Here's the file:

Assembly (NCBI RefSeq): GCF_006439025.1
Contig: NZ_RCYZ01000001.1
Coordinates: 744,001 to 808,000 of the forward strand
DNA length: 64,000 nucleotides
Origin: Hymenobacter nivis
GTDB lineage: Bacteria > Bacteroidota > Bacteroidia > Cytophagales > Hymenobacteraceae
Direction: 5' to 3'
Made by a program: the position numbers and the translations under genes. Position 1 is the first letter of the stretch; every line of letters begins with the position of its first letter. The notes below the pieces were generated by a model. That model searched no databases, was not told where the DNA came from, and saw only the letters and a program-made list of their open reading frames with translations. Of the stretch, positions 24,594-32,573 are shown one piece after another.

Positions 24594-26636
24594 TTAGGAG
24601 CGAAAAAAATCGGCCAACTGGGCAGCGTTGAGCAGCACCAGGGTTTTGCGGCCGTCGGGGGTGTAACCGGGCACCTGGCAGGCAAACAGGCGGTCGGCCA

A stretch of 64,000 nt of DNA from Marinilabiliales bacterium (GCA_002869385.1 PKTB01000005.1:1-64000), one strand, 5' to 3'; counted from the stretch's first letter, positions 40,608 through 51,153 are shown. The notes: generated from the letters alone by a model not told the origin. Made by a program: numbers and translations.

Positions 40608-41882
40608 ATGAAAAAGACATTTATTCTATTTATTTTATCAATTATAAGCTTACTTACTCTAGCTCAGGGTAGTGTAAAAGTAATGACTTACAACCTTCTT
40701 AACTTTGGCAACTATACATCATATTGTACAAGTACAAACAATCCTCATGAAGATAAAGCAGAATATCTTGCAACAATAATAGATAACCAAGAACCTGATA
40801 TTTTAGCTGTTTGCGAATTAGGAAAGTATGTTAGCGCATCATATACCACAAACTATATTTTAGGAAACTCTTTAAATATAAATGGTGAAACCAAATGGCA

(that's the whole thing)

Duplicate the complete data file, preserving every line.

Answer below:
Assembly (NCBI RefSeq): GCF_006439025.1
Contig: NZ_RCYZ01000001.1
Coordinates: 744,001 to 808,000 of the forward strand
DNA length: 64,000 nucleotides
Origin: Hymenobacter nivis
GTDB lineage: Bacteria > Bacteroidota > Bacteroidia > Cytophagales > Hymenobacteraceae
Direction: 5' to 3'
Made by a program: the position numbers and the translations under genes. Position 1 is the first letter of the stretch; every line of letters begins with the position of its first letter. The notes below the pieces were generated by a model. That model searched no databases, was not told where the DNA came from, and saw only the letters and a program-made list of their open reading frames with translations. Of the stretch, positions 24,594-32,573 are shown one piece after another.

Positions 24594-26636
24594 TTAGGAG
24601 CGAAAAAAATCGGCCAACTGGGCAGCGTTGAGCAGCACCAGGGTTTTGCGGCCGTCGGGGGTGTAACCGGGCACCTGGCAGGCAAACAGGCGGTCGGCCA

A stretch of 64,000 nt of DNA from Marinilabiliales bacterium (GCA_002869385.1 PKTB01000005.1:1-64000), one strand, 5' to 3'; counted from the stretch's first letter, positions 40,608 through 51,153 are shown. The notes: generated from the letters alone by a model not told the origin. Made by a program: numbers and translations.

Positions 40608-41882
40608 ATGAAAAAGACATTTATTCTATTTATTTTATCAATTATAAGCTTACTTACTCTAGCTCAGGGTAGTGTAAAAGTAATGACTTACAACCTTCTT
40701 AACTTTGGCAACTATACATCATATTGTACAAGTACAAACAATCCTCATGAAGATAAAGCAGAATATCTTGCAACAATAATAGATAACCAAGAACCTGATA
40801 TTTTAGCTGTTTGCGAATTAGGAAAGTATGTTAGCGCATCATATACCACAAACTATATTTTAGGAAACTCTTTAAATATAAATGGTGAAACCAAATGGCA